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May 2022 revenues increased 10.6% from April, the largest May increase since 2006. Year-over-year, May revenues were up 19.5% over May 2021. Year-to-date, revenues are up 21% compared to 2021. Looking at units, shipments are down by 0.2%, basically flat compared to 2021 year-to-date. The North American PCB book-to bill ratio was flat compared to April at 1.03. Before April, the last time the ratio was that low was in October 2020. However, a ratio above one is still a positive sign for sales six months from now. The ratio has been above 1.0 since November 2020.

Advanced RISC-V AI SoCs for High-End Passenger Cars to reach $819M by 2027, Says Semico Research

The automotive market is undergoing a tremendous amount of rapid change. Automotive manufacturers are exploring the potential of adding various new functions and reconfiguring existing functions to all include some level of intelligence. This covers the range from merely intelligent functions all the way to fully autonomous driving functions that incorporate some level of Artificial Intelligence.

ASIC Design Starts to grow at a 3.7% CAGR from 2021 through 2025, Says Semico Research

The ASIC design start landscape has changed due to a number of factors, one of which is the increase in NRE costs for complex ASIC designs. Additionally, companies and silicon designers are still exploring which silicon architectures will be the best fit for applications that include AI. New business models will also be possible using the increased productivity and efficiency brought to business through the introduction of AI capabilities.

Semiconductor Revenues Grew 25.7% in 2021; 2022 Forecast is up 5.9%

Thanks to industry– and supply-chain-wide shortages, semiconductor market revenues in 2021 reached almost $560 billion, breaking the $500 barrier by a wide margin and only five years after the industry broke $400 billion for the first time. Revenue growth was 25.7%, only the sixth time we’ve seen double-digit percentage growth in the past twenty years.

Wafer Demand Grows 18.5% in 2021, but Semico Research Expects Retraction in 2022

The chip shortage that impacted the electronic supply chain in the first half of 2021 continued to impact the second half of 2021 as demand for electronic products remained high. The outlook for semiconductor sales includes several areas of growth such as above-average demand in the automotive market and continued growth in AI and IoT. Auto sales are projected to remain above average into 2022 as supply chain issues continue to be worked out. Semiconductor manufacturers are rolling out new products incorporating artificial intelligence.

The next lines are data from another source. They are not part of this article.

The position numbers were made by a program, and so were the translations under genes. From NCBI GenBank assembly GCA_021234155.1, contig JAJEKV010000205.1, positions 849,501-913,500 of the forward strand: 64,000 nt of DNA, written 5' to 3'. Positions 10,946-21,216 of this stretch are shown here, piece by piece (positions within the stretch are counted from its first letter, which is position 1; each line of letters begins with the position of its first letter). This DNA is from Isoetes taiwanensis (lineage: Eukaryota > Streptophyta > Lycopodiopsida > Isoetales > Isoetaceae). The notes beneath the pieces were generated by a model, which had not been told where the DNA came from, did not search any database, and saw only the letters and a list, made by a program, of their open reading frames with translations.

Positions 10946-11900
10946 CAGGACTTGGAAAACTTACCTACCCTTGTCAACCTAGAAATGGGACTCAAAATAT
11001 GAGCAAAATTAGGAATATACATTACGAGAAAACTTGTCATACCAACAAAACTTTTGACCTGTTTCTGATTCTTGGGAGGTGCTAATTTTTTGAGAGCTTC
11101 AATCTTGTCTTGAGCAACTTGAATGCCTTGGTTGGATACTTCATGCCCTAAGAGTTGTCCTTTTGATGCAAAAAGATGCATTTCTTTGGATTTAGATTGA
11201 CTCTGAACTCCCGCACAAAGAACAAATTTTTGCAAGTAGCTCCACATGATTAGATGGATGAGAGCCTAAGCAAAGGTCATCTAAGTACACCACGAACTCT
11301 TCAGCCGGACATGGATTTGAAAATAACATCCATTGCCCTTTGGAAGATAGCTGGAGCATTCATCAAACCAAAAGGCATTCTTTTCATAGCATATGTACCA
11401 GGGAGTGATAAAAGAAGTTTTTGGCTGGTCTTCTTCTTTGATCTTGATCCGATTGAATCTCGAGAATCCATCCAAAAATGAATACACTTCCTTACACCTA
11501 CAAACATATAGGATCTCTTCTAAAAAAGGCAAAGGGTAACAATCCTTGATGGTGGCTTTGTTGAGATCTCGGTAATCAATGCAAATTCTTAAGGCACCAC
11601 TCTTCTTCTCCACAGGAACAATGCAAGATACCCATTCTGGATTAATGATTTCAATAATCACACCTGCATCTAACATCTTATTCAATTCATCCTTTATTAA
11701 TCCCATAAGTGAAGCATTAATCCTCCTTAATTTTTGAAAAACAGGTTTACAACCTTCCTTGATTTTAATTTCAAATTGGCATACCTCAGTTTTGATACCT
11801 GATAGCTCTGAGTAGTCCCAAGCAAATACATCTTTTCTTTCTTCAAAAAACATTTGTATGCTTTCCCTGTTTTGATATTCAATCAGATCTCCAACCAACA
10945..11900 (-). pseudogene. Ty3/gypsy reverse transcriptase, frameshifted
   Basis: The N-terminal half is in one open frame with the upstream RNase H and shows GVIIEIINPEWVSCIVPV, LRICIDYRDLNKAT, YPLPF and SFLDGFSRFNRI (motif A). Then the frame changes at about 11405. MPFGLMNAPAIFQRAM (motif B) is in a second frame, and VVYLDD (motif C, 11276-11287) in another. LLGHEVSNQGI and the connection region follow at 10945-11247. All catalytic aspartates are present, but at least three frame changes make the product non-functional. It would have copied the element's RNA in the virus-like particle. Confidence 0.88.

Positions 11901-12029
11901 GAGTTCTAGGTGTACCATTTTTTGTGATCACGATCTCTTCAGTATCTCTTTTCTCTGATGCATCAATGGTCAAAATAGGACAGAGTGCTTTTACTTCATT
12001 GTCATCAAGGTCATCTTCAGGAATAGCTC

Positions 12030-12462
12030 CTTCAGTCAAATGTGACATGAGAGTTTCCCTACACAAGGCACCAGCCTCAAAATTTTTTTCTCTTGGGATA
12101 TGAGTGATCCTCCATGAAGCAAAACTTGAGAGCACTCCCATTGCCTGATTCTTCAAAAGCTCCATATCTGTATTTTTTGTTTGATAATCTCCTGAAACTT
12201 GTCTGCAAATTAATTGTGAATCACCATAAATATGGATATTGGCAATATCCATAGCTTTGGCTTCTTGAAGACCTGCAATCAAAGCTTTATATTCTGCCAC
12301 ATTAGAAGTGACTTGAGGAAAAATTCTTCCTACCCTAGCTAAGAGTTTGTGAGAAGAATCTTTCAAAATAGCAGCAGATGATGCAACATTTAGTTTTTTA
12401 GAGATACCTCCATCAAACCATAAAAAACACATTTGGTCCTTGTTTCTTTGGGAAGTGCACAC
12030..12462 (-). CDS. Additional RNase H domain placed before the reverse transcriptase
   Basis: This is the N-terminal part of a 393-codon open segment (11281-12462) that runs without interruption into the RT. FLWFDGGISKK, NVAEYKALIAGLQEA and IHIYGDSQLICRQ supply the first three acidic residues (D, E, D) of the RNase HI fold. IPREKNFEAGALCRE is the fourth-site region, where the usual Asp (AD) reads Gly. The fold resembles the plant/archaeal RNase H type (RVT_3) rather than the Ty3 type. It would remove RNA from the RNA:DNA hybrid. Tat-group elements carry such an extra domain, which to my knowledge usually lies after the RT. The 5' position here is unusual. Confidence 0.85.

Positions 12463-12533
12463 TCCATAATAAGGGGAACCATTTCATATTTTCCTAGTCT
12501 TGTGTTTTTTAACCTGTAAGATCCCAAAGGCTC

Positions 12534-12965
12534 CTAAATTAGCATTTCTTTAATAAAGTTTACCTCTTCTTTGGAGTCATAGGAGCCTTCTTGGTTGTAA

Automotive Design Starts CAGR to Reach 5.5% by 2025, says Semico Research

SoC (System on a Chip) Automotive applications are undergoing a renaissance in technology that looks at ultimately empowering autonomous driving.

RISC-V-based AI SoC Units to Grow at a 73.6% CAGR by 2027, says Semico Research

The semiconductor and computer industries are undergoing an explosion of computational and silicon architectural exploration and discovery.

Automotive MOS Logic Wafer Demand to Increase 38.4% in 2021, Says Semico Research

Challenges on the semiconductor supply side have placed some constraints on semiconductor sales in 2021. As the demand for electric vehicles and AI products continues to penetrate the general consumer market, there are shortages for certain chips. Current semiconductor manufacturing capacity requires additional time to return to previous levels. Manufacturers are making adjustments, but in the meantime, some OEMs are also double-ordering certain products which makes the situation appear worse than it really is.

2021 Wafer Demand to Increase 12.1%, Says Semico Research

Increased chip demand is being driven by better-than-expected orders for all types of electronics, from next generation smartphones to electric vehicles. Memory and certain logic chips are in tight supply. In a few semiconductor product groups, unit sales are significantly up with ASPs declining, signaling some inventory build-up. At the same time, semiconductor manufacturers are making production adjustments in order to return to previous output levels. However, some OEMs are also double ordering certain products which makes the situation appear worse than it really is.